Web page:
Wait, didn’t we just survive a record snow fall on March 1st? And, have a second storm drop another couple of inches of snow and lots more slush on March 3rd?
Why, yes we did!
But, there are certain things that absolutely mean that spring is just around the corner.
For example, seeing the “Boys of Summer” trot out onto the field of lush, green grass preparing for a brand new season filled with great hope is a sure sign that the warm weather is coming. As much as I loved the old City of Palms Park, where the Sox played their spring training games for the last 20 years, and it truly was a great place to watch a game. I am really impressed with Jet Blue Park at Fenway South. I have only seen the new park on TV, but from the looks of it, they built a close replica of Fenway in Lee County. Visiting it is going to be placed very high on the “bucket list” list!
Another sure sign of the coming equinox is the buckets attached to the maple trees collecting that liquid that will, after applying an appropriate amount of heat, become that sweet nectar that makes breakfast that special meal.
Over the past ten years, or so, I have had a very personal reminder of the coming of spring, almost in my backyard! I live next to a horse breeding farm, and I wait with great anticipation each year for the new arrivals. This Sunday morning I noticed the first two, brand new, foals out playing in the pasture with their mothers keeping a very watchful eye on their play. Maybe its the Middle School educator in me, but, I can’t help but watch these very new inhabitants of the planet run around and cavort with such excitement and energy. It sort of reminds me of our student heading out to recess after lunch!
Career Day 2012
I hope that your children came home on Friday with lots of great stories about the different speakers they heard talk about their jobs. This was, by far, our very best Career Day at GMS thanks to the hard work and dedication of Lona Tassey, Kelly Winslow and Susie Hanley. These three folks planned this day so our kids could get choices about which speaker they would see, and they had planned for a wide variety of choices. We have sports talk radio hosts, lawyers, authors, farriers and cosmetologists. We were even able to tap into our faculty who talked about their “away from school” passions like the Littlefields who talked about their Gallery and how they got started and Adam Parvanta who brought in folks he plays with in a band, away from school.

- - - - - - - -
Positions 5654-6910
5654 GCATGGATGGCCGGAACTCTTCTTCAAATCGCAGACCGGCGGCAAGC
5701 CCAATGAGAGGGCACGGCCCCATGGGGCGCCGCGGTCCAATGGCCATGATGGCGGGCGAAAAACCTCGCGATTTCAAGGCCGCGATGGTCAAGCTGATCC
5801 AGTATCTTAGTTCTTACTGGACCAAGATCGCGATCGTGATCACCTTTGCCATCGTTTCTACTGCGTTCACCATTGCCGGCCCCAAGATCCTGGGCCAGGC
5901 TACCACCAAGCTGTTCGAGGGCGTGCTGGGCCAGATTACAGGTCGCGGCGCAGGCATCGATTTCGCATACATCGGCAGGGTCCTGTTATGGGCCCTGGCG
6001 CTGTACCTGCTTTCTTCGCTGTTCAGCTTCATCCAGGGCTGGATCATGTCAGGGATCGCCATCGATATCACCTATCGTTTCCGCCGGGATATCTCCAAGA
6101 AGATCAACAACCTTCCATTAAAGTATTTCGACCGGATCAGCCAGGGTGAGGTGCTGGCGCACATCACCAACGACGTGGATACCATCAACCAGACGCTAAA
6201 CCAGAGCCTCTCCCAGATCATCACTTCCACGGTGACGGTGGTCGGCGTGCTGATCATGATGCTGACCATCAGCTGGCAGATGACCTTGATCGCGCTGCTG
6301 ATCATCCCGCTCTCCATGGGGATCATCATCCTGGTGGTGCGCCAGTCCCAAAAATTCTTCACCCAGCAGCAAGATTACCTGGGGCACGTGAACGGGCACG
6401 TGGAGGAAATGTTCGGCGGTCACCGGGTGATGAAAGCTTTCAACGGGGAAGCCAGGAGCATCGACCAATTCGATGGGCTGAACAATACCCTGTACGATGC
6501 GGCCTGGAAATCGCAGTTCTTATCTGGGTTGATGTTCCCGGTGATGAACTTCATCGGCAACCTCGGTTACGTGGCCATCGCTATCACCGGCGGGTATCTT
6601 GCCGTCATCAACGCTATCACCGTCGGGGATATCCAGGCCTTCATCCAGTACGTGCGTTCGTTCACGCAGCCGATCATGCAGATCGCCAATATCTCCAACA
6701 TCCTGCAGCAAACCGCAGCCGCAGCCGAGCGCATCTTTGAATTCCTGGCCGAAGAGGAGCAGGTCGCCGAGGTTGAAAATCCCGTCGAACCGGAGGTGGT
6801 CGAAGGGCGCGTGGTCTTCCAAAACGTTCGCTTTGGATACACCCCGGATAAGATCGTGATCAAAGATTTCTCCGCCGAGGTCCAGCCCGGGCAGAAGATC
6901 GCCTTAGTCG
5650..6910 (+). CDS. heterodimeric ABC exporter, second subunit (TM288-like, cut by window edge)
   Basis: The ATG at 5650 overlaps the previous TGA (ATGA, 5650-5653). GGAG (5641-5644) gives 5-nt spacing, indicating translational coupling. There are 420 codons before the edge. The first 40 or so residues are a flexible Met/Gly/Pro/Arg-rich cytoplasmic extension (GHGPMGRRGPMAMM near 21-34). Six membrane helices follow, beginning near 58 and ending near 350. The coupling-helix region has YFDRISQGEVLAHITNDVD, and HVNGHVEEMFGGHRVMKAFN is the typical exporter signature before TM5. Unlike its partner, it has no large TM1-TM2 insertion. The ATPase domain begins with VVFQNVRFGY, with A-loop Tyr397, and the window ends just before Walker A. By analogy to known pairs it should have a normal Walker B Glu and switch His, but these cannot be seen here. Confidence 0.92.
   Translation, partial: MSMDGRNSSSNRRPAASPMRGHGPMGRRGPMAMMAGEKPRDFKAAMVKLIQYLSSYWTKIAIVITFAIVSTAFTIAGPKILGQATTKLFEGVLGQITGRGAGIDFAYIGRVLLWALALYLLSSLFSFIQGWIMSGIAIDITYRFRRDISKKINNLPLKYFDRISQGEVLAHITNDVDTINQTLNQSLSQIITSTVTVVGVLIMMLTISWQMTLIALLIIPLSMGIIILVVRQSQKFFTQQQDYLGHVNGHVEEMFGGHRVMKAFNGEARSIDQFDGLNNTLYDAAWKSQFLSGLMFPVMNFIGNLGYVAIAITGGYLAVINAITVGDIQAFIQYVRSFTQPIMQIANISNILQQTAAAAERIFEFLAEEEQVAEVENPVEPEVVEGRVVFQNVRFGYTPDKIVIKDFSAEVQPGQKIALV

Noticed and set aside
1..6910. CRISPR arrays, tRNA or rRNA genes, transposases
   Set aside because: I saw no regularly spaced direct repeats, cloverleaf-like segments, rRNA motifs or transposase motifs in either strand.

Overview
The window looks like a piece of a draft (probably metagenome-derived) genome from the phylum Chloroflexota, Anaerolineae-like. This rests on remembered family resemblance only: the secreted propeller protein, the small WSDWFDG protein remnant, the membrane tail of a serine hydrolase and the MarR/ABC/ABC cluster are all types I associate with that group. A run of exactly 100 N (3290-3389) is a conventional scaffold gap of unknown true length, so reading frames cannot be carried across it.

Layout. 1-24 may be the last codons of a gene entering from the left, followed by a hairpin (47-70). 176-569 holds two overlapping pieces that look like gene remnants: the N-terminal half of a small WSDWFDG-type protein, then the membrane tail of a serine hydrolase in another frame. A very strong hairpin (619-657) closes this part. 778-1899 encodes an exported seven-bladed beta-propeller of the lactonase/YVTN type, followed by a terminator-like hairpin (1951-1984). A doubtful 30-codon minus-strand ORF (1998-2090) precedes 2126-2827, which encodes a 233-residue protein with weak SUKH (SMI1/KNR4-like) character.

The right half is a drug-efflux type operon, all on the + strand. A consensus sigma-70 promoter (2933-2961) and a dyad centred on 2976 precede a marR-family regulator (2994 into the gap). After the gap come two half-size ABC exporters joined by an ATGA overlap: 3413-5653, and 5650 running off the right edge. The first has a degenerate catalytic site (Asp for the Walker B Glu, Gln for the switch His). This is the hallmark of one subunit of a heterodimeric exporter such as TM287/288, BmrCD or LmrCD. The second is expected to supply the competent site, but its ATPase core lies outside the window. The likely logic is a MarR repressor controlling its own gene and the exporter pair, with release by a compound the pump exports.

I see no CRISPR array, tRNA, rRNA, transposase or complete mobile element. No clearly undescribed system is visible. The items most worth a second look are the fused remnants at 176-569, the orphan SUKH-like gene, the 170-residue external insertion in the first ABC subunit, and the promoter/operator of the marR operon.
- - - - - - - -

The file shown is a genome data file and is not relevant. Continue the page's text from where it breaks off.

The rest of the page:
For me, the coup de grace was the movie director who convinced Wayne Newton ( yup, that’s right “Danke Schoen!) to come to Buxton, Maine for 3 days to film a movie.
I read recently that middle school students need to be motivated by goals that are real to them. Hopefully, the few hours they spent listening to all of these different people will help them form those goals and give them of the “where-with-all” to follow through.
Read Across America
In my last post I mentioned that we would celebrate the anniversary of Dr. Suess’ birthday on Monday, but I have been corrected, we will celebrate on Wednesday, March 7th. All across the country, schools and communities are celebrating by having teachers, parents and, in some cases, local celebrities read aloud the classrooms full of students. Our Student Council has raised lots of money to purchase books for the elementary schools. The student Council will also travel to Village School to actually read aloud to the kindergarten students.
Spread the Word to End the Word
Wednesday, March 7 is our third annual of Spread the Word to End the Word campaign. This day is devoted to educating and raising awareness of the positive impact individuals with intellectual and developmental disabilities have in our communities and why the use of the R-word is hurtful, even in a casual conversation. You can make your pledge to never using the R-word at: http://www.r-word.org/r-word-pledge.aspx.
Our next PIE meeting is Thursday, March 15th beginning at 6:30 in the GMS Library. Our agenda for the evening is open, so, please come on in and we’ll have a conversation about our school.
The Transition to High School
March is the month when we begin the transition of our current 8th grade students to the High School. On Tuesday, March 20th, from 6:30 pm until 7:30 pm, Principal Chris Record will meet with interested parents of current 8th graders to talk about the process of registration for classes at the High School. Chris will be joined by several representatives from the Freshman Academies to answer any and all of your questions.